Politics and Space/Time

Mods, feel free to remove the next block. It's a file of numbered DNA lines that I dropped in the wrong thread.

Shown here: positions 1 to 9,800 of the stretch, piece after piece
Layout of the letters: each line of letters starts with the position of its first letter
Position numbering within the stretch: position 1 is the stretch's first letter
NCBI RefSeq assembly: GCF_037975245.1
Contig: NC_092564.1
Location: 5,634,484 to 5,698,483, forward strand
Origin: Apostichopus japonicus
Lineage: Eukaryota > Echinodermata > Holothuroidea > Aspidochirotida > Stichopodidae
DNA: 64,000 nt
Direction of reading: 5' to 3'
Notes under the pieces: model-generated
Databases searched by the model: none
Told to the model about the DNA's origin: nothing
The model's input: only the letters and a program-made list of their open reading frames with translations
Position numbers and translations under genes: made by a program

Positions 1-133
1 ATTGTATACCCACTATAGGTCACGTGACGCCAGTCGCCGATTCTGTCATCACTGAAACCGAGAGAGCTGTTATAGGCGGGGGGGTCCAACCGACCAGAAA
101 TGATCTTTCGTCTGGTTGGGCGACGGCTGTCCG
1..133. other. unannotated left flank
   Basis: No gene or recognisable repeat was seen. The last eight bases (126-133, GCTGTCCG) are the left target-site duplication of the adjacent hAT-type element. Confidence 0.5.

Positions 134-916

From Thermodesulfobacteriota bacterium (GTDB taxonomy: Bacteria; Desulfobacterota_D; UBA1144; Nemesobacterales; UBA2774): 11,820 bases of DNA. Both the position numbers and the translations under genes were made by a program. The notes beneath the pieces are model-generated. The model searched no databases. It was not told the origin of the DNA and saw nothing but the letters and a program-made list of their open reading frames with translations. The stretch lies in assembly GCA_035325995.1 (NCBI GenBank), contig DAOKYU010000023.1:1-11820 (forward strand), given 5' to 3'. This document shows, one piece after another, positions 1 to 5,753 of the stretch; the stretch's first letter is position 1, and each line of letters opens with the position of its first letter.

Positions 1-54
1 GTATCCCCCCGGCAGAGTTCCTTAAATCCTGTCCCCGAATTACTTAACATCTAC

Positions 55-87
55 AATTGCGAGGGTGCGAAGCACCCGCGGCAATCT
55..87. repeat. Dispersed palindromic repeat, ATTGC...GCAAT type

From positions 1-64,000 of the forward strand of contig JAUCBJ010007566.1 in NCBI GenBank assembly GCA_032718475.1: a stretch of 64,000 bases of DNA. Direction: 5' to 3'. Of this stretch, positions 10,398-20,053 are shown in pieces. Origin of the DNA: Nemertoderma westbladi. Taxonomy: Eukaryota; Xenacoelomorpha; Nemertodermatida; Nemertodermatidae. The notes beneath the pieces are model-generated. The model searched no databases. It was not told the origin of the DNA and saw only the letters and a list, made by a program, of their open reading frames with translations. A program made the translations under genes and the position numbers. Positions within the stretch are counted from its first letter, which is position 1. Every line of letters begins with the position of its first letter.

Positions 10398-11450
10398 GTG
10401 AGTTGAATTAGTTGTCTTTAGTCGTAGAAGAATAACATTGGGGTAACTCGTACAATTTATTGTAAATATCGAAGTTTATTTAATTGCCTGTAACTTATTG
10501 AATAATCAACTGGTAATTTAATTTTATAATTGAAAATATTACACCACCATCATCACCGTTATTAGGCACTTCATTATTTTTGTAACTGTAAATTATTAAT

‘Space’ is very much on the agenda these days. On the one hand, from a wide variety of sources come proclamations of the significance of the spatial in these times: ‘It is space not time that hides consequences from us’ (Berger); ‘The difference that space makes’ (Sayer); ‘That new spatiality implicit in the postmodern’ (Jameson); ‘It is space rather than time which is the distinctively significant dimension of contemporary capitalism’ (Urry); and ‘All the social sciences must make room for an increasingly geographical conception of mankind’ (Braudel). Even Foucault is now increasingly cited for his occasional reflections on the importance of the spatial. His 1967 Berlin lectures contain the unequivocal: ‘The anxiety of our era has to do fundamentally with space, no doubt a great deal more than with time.’ In other contexts the importance of the spatial, and of associated concepts, is more metaphorical. In debates around identity the terminology of space, location, positionality and place figures prominently. Homi Bhabha, in discussions of cultural identity, argues for a notion of a ‘third space’. Jameson, faced with what he sees as the global confusions of postmodern times, ‘the disorientation of saturated space’, calls for an exercise in ‘cognitive mapping’. And Laclau, in his own very different reflections on the ‘new revolution of our time’, uses the terms ‘temporal’ and ‘spatial’ as the major differentiators between ways of conceptualizing systems of social relations.
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